After the Runway
Occupy Wall Street
It’s all over. Fashion Week is back in the closet until spring. As this year’s cast of models kicked off their heels and moved on with a shrug of their padded shoulders, there was at least one place where the flame of fashion still flickered: The Museum at FIT. Ivy Style, their latest exhibition, presents an entertaining panorama of college clothing, from rakish raccoon coat to basic Brooks Brothers blazer.
Every preppy should know the classic Fitzgerald line about Gatsby’s “gorgeous pink rag of a suit”; visitors to the FIT exhibit will see emblazoned on the wall a quote from his first novel, This Side of Paradise, less well known but equally unforgettable: “Is your underwear purple too?” Literature can provide the fashion addict with her fashion fix: As New York Review of Books contributor, and fervent fashion writer, Anne Hollander put it, “literature has always been the handmaiden of fashion.”
With our plaid in check, The Observer checked in with a cross-section of the city’s fashion writers and novelists to talk about the ways in which literature—that quintessentially private pursuit—collaborates, clashes and collides with the very public spectacle of fashion.
Last week we reported on the launch of Occupy Writers, a web site where hundreds of writers, including Salman Rushdie, Ann Patchett, Neil Gaiman and Alice Walker, have declared their public support for Occupy Wall Street. The site has expanded into literary content, having issued a call for participating writers to visit their local occupation and write about it: “a paragraph, a poem, a comic, a story, a vignette, anything goes.”
Village Voice columnist Michael Musto, Harper publisher Jonathan Burnham, artist Maira Kalman, author James Frey, Vogue editor Sally Singer and others gathered at Diane von Furstenberg’s studio beneath the High Line on Monday, Oct. 26, for a spelling bee to support the Council of Literary Magazines and Presses and independent publishing.
“I’m so damn, Read More
The American Museum of Natural History was occupied by writers, editors, and agents on Tuesday night, April 28, for the PEN Foundation’s annual black-tie gala.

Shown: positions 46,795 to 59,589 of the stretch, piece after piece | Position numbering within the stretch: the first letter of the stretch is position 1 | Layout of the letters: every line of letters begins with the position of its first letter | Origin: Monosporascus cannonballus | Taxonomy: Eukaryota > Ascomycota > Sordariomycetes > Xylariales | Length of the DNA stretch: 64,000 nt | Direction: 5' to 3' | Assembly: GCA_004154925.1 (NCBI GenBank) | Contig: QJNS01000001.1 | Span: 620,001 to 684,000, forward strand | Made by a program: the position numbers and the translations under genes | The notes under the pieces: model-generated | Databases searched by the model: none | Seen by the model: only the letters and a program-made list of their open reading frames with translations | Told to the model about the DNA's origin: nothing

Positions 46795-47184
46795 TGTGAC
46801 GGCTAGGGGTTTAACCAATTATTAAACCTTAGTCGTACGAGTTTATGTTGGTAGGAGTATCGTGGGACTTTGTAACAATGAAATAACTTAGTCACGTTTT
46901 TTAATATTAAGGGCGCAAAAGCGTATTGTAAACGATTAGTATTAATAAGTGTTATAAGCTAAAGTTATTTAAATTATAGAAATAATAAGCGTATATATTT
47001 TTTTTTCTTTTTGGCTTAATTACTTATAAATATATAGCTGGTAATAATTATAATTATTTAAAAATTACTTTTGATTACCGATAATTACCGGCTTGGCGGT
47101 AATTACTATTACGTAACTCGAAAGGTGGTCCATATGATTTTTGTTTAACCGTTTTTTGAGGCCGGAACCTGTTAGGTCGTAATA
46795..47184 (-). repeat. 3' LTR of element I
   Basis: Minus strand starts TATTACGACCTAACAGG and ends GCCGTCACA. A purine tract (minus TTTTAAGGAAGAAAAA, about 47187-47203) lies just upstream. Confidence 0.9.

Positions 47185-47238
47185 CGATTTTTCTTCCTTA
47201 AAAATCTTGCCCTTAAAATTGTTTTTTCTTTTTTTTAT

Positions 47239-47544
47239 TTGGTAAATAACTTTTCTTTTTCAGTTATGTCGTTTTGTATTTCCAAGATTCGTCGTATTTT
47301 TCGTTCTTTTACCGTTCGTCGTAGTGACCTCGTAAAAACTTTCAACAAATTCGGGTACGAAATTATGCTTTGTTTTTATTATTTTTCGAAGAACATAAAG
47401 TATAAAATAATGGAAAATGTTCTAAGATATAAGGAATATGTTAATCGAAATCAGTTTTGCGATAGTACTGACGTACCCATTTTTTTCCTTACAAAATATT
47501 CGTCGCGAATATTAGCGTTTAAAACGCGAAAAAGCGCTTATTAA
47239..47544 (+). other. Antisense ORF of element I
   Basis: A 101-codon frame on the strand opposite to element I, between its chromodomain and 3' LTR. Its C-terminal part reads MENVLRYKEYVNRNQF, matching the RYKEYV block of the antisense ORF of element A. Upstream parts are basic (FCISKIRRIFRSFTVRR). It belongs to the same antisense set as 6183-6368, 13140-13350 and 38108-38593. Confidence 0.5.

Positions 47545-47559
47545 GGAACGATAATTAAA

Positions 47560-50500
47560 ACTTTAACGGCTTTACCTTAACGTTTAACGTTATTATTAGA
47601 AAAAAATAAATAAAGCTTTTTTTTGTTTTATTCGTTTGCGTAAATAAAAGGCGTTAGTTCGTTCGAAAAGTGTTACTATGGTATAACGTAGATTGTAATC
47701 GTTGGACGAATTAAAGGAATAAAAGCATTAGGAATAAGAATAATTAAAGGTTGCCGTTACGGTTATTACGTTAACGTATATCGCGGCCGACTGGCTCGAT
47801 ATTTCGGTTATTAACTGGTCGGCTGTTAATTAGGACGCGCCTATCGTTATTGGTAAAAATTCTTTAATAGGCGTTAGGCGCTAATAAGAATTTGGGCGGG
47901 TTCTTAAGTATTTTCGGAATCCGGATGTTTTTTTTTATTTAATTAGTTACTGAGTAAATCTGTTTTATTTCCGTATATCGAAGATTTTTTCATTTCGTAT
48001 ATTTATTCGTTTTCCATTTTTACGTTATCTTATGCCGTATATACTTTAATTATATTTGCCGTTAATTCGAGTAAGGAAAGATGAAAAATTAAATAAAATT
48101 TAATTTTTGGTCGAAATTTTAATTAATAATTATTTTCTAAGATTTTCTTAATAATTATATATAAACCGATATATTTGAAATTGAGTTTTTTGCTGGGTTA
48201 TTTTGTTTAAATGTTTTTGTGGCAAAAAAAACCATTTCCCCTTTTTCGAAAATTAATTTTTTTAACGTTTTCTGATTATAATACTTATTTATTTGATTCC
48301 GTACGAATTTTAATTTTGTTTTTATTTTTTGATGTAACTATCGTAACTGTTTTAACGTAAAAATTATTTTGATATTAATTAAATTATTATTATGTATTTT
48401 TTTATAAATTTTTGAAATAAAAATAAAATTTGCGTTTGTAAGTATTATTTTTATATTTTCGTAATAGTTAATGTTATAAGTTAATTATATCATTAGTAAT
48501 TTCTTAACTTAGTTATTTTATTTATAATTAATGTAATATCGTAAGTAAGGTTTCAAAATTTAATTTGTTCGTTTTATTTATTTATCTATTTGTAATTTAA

During the pre-dinner cocktail hour in the museum’s spacious rotunda, Norton editor Bob Weil said softly that he hoped the big dinosaur skeleton mounted in the middle of the room Read More
"I hope you brought tissues," said Brooke Geahan, whose Accompanied Literary Society hosted a screening of Stephen Daldry‘s The Reader at the Tribeca Grand on Monday, Nov. 24. "It’s a crier!"
Mr. Daldry’s film is an adaptation of German writer Bernhard Schlink‘s bestselling novel starring Kate Winslet, Ralph Fiennes, and 18-year-old David Kross. The Read More
Paula Spencer has already been out a while in Britain, where Roddy Doyle is a bigger deal than in America, and I’ve been reading the reviews. I got interested because the first one I saw cleverly quoted a phrase from the novel and called it “sentimental shite.” This irked me. In my view, Mr. Doyle Read More
About a year ago, in a diner on eastern Long Island, I experienced one of those moments—to which writers seem especially prone—of rapt, unseemly over-interest in the people at the next table. Beautifully dressed for leisure, sleek and thin as whippets, the young, medicated-seeming mother and her slightly older husband were the sort of parents Read More
It’s more than the weather, the August doldrums: A dark mood seems to have descended on the city. You can actually see a sort of robotic anomie on the faces of people on the streets and in the subways, where New Yorkers have learned to take the psychic temperature of their neighbors. A guy in Read More
A Changed Man, by Francine Prose. HarperCollins, 421 pages, $24.95.
“What did the blind man say the first time he touched a matzoh?”
“Who wrote this shit?”
Ba-da-bing! It’s never a bad sign when a novelist feels expansive enough to toss a couple of irreverent jokes into the mix. In the case Read More
“I keep getting e-mails from people saying, ‘I’m putting together an anthology about early menopause,’ or ‘I’m doing an anthology about miscarriage,’ or another one about interfaith relationships,” said the writer Lynn Harris, whose essay “Someone Old, Someone Blue” pops up in the recently published Sex and Sensibility: 28 True Romances from the Lives of Read More